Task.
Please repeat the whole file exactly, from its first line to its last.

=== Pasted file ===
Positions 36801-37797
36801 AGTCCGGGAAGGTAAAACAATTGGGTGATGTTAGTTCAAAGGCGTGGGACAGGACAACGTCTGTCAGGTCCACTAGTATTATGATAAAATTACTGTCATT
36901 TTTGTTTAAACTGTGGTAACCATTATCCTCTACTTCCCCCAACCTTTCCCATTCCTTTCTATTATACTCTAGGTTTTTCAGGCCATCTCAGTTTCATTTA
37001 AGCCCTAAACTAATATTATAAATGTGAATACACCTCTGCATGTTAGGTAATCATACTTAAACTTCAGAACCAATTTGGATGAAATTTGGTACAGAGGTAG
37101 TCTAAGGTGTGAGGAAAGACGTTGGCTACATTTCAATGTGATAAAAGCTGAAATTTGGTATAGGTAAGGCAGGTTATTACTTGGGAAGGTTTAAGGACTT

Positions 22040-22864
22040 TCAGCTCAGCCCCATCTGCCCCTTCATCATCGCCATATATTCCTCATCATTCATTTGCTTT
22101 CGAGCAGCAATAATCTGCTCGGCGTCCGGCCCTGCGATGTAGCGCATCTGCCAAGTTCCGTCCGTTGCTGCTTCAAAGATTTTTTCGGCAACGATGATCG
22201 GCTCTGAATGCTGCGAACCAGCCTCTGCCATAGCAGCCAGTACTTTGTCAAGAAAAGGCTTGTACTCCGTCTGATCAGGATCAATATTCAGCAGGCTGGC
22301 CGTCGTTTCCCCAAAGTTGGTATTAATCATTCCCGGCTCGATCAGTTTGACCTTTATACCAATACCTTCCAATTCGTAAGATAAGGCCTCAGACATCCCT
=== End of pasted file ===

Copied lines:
Positions 36801-37797
36801 AGTCCGGGAAGGTAAAACAATTGGGTGATGTTAGTTCAAAGGCGTGGGACAGGACAACGTCTGTCAGGTCCACTAGTATTATGATAAAATTACTGTCATT
36901 TTTGTTTAAACTGTGGTAACCATTATCCTCTACTTCCCCCAACCTTTCCCATTCCTTTCTATTATACTCTAGGTTTTTCAGGCCATCTCAGTTTCATTTA
37001 AGCCCTAAACTAATATTATAAATGTGAATACACCTCTGCATGTTAGGTAATCATACTTAAACTTCAGAACCAATTTGGATGAAATTTGGTACAGAGGTAG
37101 TCTAAGGTGTGAGGAAAGACGTTGGCTACATTTCAATGTGATAAAAGCTGAAATTTGGTATAGGTAAGGCAGGTTATTACTTGGGAAGGTTTAAGGACTT

Positions 22040-22864
22040 TCAGCTCAGCCCCATCTGCCCCTTCATCATCGCCATATATTCCTCATCATTCATTTGCTTT
22101 CGAGCAGCAATAATCTGCTCGGCGTCCGGCCCTGCGATGTAGCGCATCTGCCAAGTTCCGTCCGTTGCTGCTTCAAAGATTTTTTCGGCAACGATGATCG
22201 GCTCTGAATGCTGCGAACCAGCCTCTGCCATAGCAGCCAGTACTTTGTCAAGAAAAGGCTTGTACTCCGTCTGATCAGGATCAATATTCAGCAGGCTGGC
22301 CGTCGTTTCCCCAAAGTTGGTATTAATCATTCCCGGCTCGATCAGTTTGACCTTTATACCAATACCTTCCAATTCGTAAGATAAGGCCTCAGACATCCCT